In August 2013 I start the 4-year BVM&S “programme” at the University of Edinburgh’s Royal (Dick) School of Veterinary Studies in Scotland.
I know what you’re thinking:
1. Did that girl seriously just spell “program” with two “m’s” and an “e?” Yes. I did. That’s how they do in the United Kingdom (Or, as we “locals” like to call it, the “UK”)
2. Did she just say she’s going to be a Royal Dick Vet? Yes, yes I did!
Now, I’m not much of a believer in fate or destiny. One time, I may have even threatened to shank a friend who told me that my newly derailed relationship wasn’t “meant to be.” I’m embarrassed to admit I responded with something along the lines of, “Of course we are meant to be! Just because he dumped me doesn’t mean he doesn’t love me anymore!” It wasn’t my most brilliant declaration, but in my defense, I was full of heartache and tequila. Not a brilliant combination.
I am, however, a big believer in opportunities. I am blessed to have had many wonderful opportunities in my life. But having an opportunity is not the same as seizing an opportunity. I seek out and chase down opportunities, tackle them, alligator wrestle them to the ground, and, if there is anything left, claim the remains as mine. I consider myself brave for taking these chances. Other people may not use the word “brave” to describe me. In fact, I’ve been called: reckless, impulsive, unorthodox, and hardheaded. But the people who know and love me usually say I’m: free-spirited, inspirational, a hippie, and…hardheaded.
But enough about me. Let’s talk about how I stumbled upon this most recent and awesome opportunity.
Like many aspiring veterinarians, I’ve wanted to be an “animal doctor” my whole life. My personal statement explained how I smuggled my hamster into science class back in elementary school. However, I also wanted to be other things, like a fighter pilot, and I had a chance to kinda – sorta – almost do that by going to the United States Coast Guard Academy where I hoped I could learn to fly helicopters, which is quite similar to flying fighter jets, to my understanding. Anyway, it didn’t take long for my pilot dreams to metaphorically crash and burn, allowing me to turn my energy back to my other childhood passions.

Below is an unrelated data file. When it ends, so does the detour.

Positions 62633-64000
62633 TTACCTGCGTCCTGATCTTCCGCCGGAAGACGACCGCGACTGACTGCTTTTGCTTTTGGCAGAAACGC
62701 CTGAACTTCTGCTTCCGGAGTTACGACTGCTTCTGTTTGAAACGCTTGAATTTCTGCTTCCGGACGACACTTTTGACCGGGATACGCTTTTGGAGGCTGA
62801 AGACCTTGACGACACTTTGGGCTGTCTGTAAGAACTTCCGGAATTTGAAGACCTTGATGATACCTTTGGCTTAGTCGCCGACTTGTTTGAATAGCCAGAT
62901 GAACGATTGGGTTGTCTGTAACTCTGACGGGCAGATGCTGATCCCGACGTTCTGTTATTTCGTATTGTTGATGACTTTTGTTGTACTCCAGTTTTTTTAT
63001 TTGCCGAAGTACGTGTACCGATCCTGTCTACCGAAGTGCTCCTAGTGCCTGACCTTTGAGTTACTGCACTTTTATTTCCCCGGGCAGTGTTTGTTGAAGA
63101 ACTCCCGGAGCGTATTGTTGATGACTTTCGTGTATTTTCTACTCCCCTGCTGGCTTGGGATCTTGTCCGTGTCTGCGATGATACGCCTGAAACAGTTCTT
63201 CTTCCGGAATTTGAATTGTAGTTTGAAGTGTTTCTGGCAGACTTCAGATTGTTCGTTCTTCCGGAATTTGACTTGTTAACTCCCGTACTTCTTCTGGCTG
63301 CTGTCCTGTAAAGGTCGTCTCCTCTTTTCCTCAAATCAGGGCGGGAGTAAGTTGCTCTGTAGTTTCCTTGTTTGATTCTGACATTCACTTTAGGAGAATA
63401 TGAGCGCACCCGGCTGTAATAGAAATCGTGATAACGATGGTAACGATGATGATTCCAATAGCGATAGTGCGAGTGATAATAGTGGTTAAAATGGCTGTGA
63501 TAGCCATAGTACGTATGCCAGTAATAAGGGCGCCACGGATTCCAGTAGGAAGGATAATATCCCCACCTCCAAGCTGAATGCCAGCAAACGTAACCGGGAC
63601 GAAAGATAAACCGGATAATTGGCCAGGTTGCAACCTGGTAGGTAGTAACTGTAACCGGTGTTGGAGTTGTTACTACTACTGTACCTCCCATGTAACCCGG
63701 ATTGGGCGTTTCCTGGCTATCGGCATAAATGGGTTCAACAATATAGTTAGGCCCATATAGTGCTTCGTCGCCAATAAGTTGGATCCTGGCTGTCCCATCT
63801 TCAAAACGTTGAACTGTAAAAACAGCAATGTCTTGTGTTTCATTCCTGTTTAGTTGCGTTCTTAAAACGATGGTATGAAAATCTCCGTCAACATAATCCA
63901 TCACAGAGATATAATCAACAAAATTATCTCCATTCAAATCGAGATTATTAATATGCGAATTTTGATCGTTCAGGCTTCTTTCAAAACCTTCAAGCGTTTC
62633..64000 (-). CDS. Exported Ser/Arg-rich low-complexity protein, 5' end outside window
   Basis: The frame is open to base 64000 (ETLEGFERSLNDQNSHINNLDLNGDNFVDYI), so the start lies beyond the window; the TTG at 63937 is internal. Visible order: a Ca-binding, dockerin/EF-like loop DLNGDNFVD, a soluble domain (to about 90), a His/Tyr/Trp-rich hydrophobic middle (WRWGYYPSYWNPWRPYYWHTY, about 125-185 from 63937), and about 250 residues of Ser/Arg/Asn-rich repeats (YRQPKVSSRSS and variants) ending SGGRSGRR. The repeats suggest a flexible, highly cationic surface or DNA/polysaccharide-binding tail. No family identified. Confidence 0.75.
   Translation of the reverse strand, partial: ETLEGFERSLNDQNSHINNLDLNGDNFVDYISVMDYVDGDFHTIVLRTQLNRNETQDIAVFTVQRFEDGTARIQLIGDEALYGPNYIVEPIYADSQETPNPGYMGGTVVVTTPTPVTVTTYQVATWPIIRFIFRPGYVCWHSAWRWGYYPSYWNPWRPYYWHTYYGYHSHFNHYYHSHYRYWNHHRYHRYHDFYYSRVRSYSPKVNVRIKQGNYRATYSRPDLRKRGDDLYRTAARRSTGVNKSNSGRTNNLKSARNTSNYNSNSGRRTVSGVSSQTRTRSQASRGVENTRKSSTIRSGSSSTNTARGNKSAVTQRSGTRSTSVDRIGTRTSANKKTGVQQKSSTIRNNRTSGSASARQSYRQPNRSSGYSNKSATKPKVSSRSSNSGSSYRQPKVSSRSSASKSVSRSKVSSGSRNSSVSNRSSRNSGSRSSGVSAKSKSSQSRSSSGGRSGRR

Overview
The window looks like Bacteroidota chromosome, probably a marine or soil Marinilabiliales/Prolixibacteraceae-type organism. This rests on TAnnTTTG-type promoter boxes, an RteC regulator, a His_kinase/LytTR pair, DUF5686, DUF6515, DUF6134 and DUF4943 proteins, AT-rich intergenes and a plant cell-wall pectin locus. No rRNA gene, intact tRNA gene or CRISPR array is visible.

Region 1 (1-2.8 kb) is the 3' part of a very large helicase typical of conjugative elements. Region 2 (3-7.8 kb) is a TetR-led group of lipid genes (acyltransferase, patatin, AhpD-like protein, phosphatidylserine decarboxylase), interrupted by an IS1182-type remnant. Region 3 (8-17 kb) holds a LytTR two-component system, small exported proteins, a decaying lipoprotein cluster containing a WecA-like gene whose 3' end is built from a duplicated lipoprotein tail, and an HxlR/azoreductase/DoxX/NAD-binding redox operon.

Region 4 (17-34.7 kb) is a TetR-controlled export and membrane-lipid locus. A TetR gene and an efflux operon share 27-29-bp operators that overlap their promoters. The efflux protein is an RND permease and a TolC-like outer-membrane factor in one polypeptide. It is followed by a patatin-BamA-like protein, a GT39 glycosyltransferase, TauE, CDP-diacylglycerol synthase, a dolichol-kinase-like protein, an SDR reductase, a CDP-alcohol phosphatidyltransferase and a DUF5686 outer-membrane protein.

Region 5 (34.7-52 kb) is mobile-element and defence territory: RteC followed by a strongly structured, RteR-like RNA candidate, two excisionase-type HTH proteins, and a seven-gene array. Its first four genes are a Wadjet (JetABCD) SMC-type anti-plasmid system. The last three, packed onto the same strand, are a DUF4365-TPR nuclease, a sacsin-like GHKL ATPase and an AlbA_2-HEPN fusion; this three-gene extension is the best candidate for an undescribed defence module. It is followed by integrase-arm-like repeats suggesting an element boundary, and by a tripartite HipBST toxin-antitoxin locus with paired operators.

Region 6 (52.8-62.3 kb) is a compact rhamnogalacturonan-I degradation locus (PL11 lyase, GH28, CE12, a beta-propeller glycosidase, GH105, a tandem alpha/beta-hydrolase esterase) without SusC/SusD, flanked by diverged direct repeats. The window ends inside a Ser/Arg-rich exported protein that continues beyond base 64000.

When I got out of the Coast Guard I moved back to my native land of Colorado and enrolled in the Bel-Rea Institute of Animal Technology. I loved it. I maintained a 4.0 GPA, volunteered with the animal shelter, and got a job as an Exam Room Assistant at the very best veterinary clinic in Denver.
But, while my Bio-Chem degree from the Coast Guard Academy, Bel-Rea GPA, volunteer experience and job all helped me be a competitive candidate for veterinary school, the reason I am heading to Edinburgh in 3 weeks is because I worked for the YMCA.
After a particularly distressing conversation from the representative from the University of Glasgow’s Veterinary School, I came into work at the Glendale Sports Center talking about how I could come up with a better strategy. The executive director overheard me and perked up. She said she knew someone who was going to vet school in Scotland and offered to put me in touch with him.
I was e-introduced to T, who told me how much he was enjoying studying veterinary medicine at the University of Edinburgh. I then reached out the the admissions contact with a basic request for information as an international student.
That night, I woke up at 2:30 am, 9:30 am Scotland time, and checked my e-mail. The University had already responded with information about applying! In the e-mail, Ms. H informed me that the school was accepting late applications should I want to start classes in August 2013 instead of August 2014. I decided an informal application was perfect, since I wasn’t planning on getting into the programme on my first try, I expected the feedback they gave me on my application to be beneficial when I applied in the fall.
I compiled a resume, a curriculum vitae, my unofficial transcripts, my personal statement and personal references from past mentors, instructors and commanders. I only needed one, but I felt like 3 would be better.
About a week after my package had been sent to the admissions board, I received an e-mail congratulating me on my acceptance to the Royal (Dick) School of Veterinary Studies. I was floored. I sat in class re-reading the e-mail for an hour. Then, I posted something cryptic on Facebook making it sound like I was pregnant or engaged or something, just to rile up some of my friends. Then, I called my mom. She told everyone in her office that I was moving to Scotland to become a veterinarian. Then, I started shouting from the rooftops. Everyone was pretty surprised because I had kept my plans to apply relatively secret, only sharing with my inner circle. I just didn’t want the world to know I was applying and failing and applying and failing. Success is so much more becoming on me, so I was playing it safe.
I had to fill out an official application to get my official acceptance, of course, but everything has been flowing as smoothly as things can flow across the Atlantic. On July 1, my financial aid should be sent to the school for processing and once I get that approved, I’ll be able to apply for my student visa.
Standby for overseas adventures! I hope you keep reading it as you never know when I’ll be posting a picture of myself with my arm up a cow’s vagina.
Peace and Love